LGBT activists are furious that the issue wasn’t “dealt with before the school year was over,” and are claiming that the parental opt-out caused real harm and set the school board back in its LGBT advocacy. As LGBT activist and gay teacher Rico Rodriguez stated: “All the work that I have done myself personally and that others did before me has been destroyed, just by that statement that you can opt out, and that’s not right.” That’s a pretty revealing admission—Rodriguez , who also performs as a drag queen, is admitting that all of his work has been oriented towards creating mandatory LGBT education that parents are required to send their children to.
Drag queen story hour, meanwhile, has been hosted in several Toronto elementary schools reading books like ‘Twas the Night Before Pride and Auntie Uncle: Drag Queen Hero.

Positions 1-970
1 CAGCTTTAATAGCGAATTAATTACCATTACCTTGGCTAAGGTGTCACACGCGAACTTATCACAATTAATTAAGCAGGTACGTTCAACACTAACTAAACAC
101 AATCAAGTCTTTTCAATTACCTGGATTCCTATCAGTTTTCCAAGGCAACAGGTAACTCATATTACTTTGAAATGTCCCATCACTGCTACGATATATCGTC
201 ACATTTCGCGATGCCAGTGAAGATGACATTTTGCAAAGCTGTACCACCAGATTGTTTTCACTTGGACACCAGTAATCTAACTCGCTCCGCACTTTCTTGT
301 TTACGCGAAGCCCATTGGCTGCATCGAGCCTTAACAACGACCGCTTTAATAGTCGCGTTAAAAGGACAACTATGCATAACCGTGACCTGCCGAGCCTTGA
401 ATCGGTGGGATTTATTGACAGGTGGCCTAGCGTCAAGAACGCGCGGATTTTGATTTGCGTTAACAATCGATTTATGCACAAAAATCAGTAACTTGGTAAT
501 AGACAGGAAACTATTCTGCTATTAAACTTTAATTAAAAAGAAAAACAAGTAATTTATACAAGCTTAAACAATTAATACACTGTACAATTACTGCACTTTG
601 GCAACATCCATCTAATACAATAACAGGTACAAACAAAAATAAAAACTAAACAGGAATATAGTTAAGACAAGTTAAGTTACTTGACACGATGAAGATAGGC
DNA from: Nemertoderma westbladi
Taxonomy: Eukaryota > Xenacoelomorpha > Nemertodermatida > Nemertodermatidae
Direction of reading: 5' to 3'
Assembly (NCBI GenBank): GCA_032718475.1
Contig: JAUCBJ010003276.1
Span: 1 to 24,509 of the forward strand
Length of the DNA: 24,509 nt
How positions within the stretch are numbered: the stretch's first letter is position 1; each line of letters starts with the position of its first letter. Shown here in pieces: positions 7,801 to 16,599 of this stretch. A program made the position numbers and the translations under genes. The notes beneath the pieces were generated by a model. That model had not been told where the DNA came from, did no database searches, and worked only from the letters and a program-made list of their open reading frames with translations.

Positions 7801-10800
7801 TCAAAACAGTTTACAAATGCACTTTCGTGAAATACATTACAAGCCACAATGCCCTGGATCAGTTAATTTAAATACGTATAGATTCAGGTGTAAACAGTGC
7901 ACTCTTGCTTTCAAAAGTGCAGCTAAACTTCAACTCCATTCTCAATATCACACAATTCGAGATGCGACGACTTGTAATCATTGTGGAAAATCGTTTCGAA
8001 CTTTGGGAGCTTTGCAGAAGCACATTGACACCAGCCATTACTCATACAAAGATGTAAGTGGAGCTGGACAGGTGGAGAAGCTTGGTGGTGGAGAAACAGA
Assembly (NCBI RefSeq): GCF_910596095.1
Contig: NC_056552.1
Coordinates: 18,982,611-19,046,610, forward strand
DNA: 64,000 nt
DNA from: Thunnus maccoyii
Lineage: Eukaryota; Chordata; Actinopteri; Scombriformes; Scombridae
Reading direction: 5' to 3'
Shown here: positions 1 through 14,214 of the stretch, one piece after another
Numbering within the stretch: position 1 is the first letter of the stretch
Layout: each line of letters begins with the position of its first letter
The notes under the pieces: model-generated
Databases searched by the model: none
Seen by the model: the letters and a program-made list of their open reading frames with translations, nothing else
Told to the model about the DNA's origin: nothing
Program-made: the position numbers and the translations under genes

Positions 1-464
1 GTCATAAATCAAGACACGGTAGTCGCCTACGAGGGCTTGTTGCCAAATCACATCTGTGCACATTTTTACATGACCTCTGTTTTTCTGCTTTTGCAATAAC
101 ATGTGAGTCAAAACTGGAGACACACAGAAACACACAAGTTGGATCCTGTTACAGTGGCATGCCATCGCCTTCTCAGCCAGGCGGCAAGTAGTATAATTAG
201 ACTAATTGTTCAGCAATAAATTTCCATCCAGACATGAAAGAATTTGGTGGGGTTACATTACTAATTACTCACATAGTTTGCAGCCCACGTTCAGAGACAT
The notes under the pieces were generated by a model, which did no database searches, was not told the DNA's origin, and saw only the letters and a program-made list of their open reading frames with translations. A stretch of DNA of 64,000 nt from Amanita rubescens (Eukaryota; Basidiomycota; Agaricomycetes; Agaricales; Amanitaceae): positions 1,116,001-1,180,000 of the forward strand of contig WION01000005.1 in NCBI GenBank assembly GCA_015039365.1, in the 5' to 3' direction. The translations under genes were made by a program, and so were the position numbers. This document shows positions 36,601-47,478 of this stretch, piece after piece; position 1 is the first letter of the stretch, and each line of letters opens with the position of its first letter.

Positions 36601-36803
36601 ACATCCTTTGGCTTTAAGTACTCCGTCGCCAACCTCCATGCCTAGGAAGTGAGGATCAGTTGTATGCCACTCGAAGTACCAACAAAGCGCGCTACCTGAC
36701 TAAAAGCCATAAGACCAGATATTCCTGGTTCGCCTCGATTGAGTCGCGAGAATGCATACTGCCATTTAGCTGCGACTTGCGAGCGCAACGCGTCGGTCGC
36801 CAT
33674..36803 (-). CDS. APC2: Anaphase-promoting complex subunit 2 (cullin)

The TDSB posted a statement on June 30 that indicates, in my view, that the parental opt-out will eventually be removed: “TDSB has a duty to create spaces which reflect the lived experiences, histories and perspectives of 2SLGBTQ+ communities. This work is particularly important at this time given the increasing levels of homophobia, transphobia and biphobia that we are seeing in our communities and schools. Harassment, discrimination and hate have no place in TDSB.”
Ten years ago, if you had said that LGBT activists wanted to make drag queens reading LGBT books to children mandatory, you would have been laughed at and called a homophobe and a paranoiac. Yet, here we are. Here we are.